4. Anthony Judge. Representation, comprehension, and communication of sets) the role of number. International Classification, 5, 1978, 3, 6, 1979, 1,6, 1979, 2 (in 3 parts) (also GPID Working paper) [text]
5. Anthony Judge. Concept factors in concept scheme integration: GPID as a case study (Paper prepared for the integrative Workshop meeting. Alfaz del Pi. April 1980) [text]
6. Martin Schönberger. Verborgener Schlüssel zum Leben: Weltformel I-Gingim genetischer Code. Frankfurt/Main, Fischer, 1977 (nr 480)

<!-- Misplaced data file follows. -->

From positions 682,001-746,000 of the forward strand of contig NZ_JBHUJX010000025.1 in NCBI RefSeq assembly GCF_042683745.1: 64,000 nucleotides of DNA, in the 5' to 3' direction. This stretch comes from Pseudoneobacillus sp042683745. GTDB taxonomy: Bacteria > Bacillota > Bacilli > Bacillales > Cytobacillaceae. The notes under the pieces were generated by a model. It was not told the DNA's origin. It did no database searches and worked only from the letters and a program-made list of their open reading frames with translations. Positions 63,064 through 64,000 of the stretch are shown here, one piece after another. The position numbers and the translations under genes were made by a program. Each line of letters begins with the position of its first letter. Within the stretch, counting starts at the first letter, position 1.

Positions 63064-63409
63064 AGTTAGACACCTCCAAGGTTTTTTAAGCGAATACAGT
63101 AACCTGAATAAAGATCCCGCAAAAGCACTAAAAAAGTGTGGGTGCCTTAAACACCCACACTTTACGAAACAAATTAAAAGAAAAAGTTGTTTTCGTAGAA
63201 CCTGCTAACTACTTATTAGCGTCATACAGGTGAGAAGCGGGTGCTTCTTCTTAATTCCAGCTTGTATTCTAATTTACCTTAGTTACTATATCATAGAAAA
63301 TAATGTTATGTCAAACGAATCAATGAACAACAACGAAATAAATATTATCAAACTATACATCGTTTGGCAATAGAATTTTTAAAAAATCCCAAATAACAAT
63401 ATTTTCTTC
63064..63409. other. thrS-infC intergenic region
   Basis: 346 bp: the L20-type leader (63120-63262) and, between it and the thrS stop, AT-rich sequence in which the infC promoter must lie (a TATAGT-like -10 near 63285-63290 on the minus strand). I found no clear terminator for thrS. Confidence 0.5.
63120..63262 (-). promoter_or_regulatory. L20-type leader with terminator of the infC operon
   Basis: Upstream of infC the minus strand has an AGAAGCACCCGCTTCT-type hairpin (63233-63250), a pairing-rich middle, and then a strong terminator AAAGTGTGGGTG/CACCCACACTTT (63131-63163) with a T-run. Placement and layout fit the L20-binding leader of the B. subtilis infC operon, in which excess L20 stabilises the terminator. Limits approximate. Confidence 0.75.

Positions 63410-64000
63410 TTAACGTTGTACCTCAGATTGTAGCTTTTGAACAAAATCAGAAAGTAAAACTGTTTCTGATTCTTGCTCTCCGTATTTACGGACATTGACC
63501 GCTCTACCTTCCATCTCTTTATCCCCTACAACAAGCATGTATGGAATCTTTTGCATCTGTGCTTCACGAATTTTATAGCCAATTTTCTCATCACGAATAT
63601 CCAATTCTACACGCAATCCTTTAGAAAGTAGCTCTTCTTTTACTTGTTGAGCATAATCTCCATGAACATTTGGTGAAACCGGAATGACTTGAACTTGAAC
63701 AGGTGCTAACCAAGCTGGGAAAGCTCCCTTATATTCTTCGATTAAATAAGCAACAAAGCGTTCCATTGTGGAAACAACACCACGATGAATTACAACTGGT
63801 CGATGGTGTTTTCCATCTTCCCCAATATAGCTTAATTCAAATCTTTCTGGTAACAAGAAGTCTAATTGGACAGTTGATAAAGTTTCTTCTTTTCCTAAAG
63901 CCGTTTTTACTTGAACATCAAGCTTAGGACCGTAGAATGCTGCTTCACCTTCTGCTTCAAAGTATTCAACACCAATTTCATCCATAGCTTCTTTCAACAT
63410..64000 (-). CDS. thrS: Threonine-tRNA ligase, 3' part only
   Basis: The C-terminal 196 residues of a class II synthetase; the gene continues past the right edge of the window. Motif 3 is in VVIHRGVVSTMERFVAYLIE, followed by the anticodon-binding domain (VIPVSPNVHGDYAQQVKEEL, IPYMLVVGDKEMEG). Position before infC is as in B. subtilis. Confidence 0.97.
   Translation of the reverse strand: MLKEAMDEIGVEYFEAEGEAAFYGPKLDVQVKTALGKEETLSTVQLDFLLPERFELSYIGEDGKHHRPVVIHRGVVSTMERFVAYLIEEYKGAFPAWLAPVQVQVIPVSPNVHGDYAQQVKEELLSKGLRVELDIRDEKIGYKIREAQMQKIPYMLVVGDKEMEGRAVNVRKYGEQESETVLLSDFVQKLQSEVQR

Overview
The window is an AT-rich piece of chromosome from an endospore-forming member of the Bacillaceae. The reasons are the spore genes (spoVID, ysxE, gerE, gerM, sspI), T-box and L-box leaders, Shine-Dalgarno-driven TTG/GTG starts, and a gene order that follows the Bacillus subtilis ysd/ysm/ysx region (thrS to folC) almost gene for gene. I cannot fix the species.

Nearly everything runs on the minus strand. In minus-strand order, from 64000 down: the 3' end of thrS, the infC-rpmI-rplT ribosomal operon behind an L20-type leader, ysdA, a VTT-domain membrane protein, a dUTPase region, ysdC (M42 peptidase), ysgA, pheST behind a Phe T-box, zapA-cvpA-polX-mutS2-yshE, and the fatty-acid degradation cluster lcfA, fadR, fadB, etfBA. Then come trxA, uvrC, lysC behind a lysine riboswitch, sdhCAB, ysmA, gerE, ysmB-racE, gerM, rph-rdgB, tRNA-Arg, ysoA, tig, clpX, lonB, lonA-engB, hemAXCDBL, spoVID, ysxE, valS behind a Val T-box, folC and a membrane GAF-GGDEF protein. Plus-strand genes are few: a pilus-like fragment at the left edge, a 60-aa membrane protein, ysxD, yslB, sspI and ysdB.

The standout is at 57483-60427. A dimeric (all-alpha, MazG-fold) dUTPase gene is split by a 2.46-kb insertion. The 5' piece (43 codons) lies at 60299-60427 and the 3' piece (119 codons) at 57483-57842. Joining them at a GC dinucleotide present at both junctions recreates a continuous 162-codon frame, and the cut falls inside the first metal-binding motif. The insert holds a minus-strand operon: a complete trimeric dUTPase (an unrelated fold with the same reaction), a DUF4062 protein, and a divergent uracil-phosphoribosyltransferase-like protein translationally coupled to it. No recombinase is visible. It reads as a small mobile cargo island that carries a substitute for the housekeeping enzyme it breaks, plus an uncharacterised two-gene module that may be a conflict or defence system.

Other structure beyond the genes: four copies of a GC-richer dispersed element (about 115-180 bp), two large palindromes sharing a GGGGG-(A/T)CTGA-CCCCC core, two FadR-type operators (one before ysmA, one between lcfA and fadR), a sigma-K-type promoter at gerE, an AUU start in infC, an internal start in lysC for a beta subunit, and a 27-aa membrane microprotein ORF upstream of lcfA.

7. Anthony Judge. Mobilization of public opinion; yesterday's response to today's problems. Transnational Associations, 31, 1979, 1/2, pp. 8-14 [text]
8. Anthony Judge. The future of comprehension; conceptual birdcages and functional basket-weaving, 1980 [text]